This can be adjusted by moving your limb bolts in or out. The number of turns you get on the limb blots varies between manufactures, so always refer to the manufactures handbook for this. Having the limb bolts in or out too far may cause damage to the limbs and be potentially dangerous. It is always best to have them as close to the middle position as possible. 

tuning a recurve bow

Brace Height and Tiller

The final part of the initial setup is setting the bows brace height and tiller. Again, this will change between bow manufacturers. Each bow (riser) will have a range of brace heights that they are designed to run at.

The most common definition of “Brace Height” is the distance between the string and the deepest part of the grip, but I have also seen it described as the distance between the string and center of the plunger buttonhole. Either way, check with the bow manual and set the brace height to around the mid-distance recommended as a good starting point.

It may well change when we fine-tune, but this is a good place to start.

Checking the tiller is similar but you are checking the distance between the string and where the limbs enter the limb pockets. When measuring, the general rule is to have the top tiller greater by 1/8” (3.1mm).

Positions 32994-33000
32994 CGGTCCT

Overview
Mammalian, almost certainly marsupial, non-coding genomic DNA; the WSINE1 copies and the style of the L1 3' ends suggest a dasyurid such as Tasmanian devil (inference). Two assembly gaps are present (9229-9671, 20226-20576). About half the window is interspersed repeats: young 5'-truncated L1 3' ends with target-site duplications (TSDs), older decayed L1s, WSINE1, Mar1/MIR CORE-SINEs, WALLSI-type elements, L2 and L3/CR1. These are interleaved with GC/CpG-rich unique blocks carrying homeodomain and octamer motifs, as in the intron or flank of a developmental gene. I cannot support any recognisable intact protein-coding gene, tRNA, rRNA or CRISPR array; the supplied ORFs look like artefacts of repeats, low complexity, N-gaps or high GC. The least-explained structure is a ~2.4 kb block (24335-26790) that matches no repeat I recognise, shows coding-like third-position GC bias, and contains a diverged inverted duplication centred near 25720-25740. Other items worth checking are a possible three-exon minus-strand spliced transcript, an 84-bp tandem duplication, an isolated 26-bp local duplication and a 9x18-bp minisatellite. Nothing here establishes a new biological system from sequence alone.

This is the starting point and may change as you fine-tune the bow. Changing the tiller is achieved by moving a limb bolt in or out. The main function of the tiller is to allow the archer to more easily and comfortably aim during the draw and release of the shot.

how to tune a recurve bow

Aligning your recurve Bow

Our bow is now together, and we have the correct size string for our nocks, brace height, and tiller set. Next, we need to ensure the bow is aligned. This means we need to check that there is no twist to the limbs in the pockets allowing the bow to shoot straight, as well as the limbs not being in the center of the limb pocket.

For this we require some limb alignment tools that clip onto the limbs, allowing the archer to check if the string is running perfectly straight between the limb tips.

Most risers, including cheaper versions, allow for limb alignment left and right. On some newer risers, not only do you get left and right alignment, but they also allow you to adjust for limb twists as well. Always refer to your bow manual when adjusting limb pockets to align the limbs.